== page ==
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International Journal of Antennas and Propagation
Volume 2008 (2008), Article ID 384792, 6 pages
Research Article

Accurate Analysis of Practical 3D Periodic Leaky-Wave Patch Antennas

Electrical and Computer Engineering Department, State University of New York, 1 Hawk Drive, New Paltz, NY 12561, USA

Received 23 March 2007; Revised 8 November 2007; Accepted 4 February 2008

Academic Editor: Miguel Ferrando

Copyright © 2008 Mohammad R. Zunoubi and Hassan A. Kalhor. This is an open access article distributed under the Creative Commons Attribution License, which permits unrestricted use, distribution, and reproduction in any medium, provided the original work is properly cited.


This paper presents a new analysis method based on the finite integral technique (FIT) of practical three-dimensional leaky-wave antennas comprised of a finite number of patches arranged in arrays. Radiation patterns and scattering parameters are calculated and compared with corresponding measured results to demonstrate the adequacy and the accuracy of the proposed method. The technique is then used as an antenna design tool to obtain the desired radiation patterns and beam scanning by selective choice of array elements dimensions, spacing, and substrate parameters.

1. Introduction

The foundation for surface-wave and leaky-wave antennas was laid by Sommerfeld in 1899 [1]. After this pioneering work, leaky-wave antennas (LWAs) have been the subject of many investigations [2, 3]. The planar printed-circuit leaky-wave antenna arrays with discrete periodic energy leakage have, however, been the focus of research in recent years [4, 5]. The interest in these newer antenna types stems from their ability to produce both broadside pencil beams and scanned conical beams, and their structural simplicity such as low-profile construction and ease of integration with other planar structures. The beam scanning ability of early leaky-wave antennas was achieved by using substrates with dielectric materials of permittivity as high as 100 which were clearly not realistic [6, 7]. Alternatively, the idea of using multilayered dielectric substrates was introduced which used lower permittivity but added significant complexity to the theoretical analysis and antenna fabrication [8]. Later, Zhao et al. reported a new planar structure that consisted of infinite periodic arrays of metallic patches separated from a ground plane by substrates that had lower dielectric permittivity, which permitted beam scanning from broadside to close to end-fire by adjusting other antenna parameters [9]. Their analysis was based on a method of moments approach along with the application of reciprocity theorem to obtain the far-field patterns of a short electric dipole positioned in the middle of the dielectric substrate. Instead of the actual radiation problem, they calculated the scattering of the entire structure under plane wave illumination. Although their contribution offers major insights into the operation of periodic planar leaky-wave antennas, their approach is limited to 2-dimensional infinite structures. The analysis of practical antennas with finite number of elements is substantially more difficult.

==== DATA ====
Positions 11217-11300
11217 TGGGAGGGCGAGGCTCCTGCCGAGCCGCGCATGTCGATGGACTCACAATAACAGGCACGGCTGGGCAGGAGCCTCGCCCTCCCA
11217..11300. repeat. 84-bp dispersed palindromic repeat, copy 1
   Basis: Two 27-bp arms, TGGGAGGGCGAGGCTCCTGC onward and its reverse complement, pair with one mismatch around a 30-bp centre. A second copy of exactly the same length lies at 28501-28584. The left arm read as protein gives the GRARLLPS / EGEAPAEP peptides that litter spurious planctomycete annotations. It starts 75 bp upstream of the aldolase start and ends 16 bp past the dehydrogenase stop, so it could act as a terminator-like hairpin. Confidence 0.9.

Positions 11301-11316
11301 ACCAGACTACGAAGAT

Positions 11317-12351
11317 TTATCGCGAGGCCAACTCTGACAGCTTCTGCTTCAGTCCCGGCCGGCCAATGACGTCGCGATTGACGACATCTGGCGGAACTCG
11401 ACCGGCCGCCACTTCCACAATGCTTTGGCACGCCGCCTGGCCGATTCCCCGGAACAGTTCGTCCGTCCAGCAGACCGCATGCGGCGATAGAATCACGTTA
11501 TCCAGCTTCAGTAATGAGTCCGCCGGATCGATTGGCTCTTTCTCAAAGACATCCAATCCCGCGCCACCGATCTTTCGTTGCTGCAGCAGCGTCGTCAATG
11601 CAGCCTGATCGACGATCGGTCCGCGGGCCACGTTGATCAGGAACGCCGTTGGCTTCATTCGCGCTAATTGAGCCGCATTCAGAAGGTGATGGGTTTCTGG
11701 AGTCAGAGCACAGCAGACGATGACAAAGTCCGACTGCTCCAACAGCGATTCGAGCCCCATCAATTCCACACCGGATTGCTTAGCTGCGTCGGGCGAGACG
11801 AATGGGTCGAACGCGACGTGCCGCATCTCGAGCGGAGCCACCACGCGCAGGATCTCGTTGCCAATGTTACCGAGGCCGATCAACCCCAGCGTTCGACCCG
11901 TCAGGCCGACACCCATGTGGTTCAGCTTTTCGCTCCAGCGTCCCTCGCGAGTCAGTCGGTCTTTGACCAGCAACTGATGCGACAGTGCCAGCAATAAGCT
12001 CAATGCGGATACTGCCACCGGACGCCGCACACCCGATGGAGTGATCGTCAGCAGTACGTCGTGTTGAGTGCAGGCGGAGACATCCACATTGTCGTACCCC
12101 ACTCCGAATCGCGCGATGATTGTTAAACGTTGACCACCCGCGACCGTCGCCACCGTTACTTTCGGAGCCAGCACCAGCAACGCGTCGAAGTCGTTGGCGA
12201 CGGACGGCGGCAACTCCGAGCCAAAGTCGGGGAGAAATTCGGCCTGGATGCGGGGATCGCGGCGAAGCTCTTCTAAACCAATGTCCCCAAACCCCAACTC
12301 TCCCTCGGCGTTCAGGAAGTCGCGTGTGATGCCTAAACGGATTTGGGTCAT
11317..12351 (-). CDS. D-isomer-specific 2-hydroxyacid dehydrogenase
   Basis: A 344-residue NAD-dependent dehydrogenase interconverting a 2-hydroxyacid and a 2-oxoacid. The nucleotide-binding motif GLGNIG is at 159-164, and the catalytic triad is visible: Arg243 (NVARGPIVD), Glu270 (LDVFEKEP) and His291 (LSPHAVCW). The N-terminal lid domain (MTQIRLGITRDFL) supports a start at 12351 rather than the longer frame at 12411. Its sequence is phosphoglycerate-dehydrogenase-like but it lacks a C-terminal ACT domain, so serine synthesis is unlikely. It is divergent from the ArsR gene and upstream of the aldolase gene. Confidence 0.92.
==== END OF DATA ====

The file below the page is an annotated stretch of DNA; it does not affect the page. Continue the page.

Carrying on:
The purpose of this research is to present a complete analysis and design of 3-dimensional finite periodic planar leaky-wave patch antennas which have practical significance. Such structure is seen in Figure 1.

Figure 1: The geometry of the practical printed-circuit leaky-wave periodic patch antenna.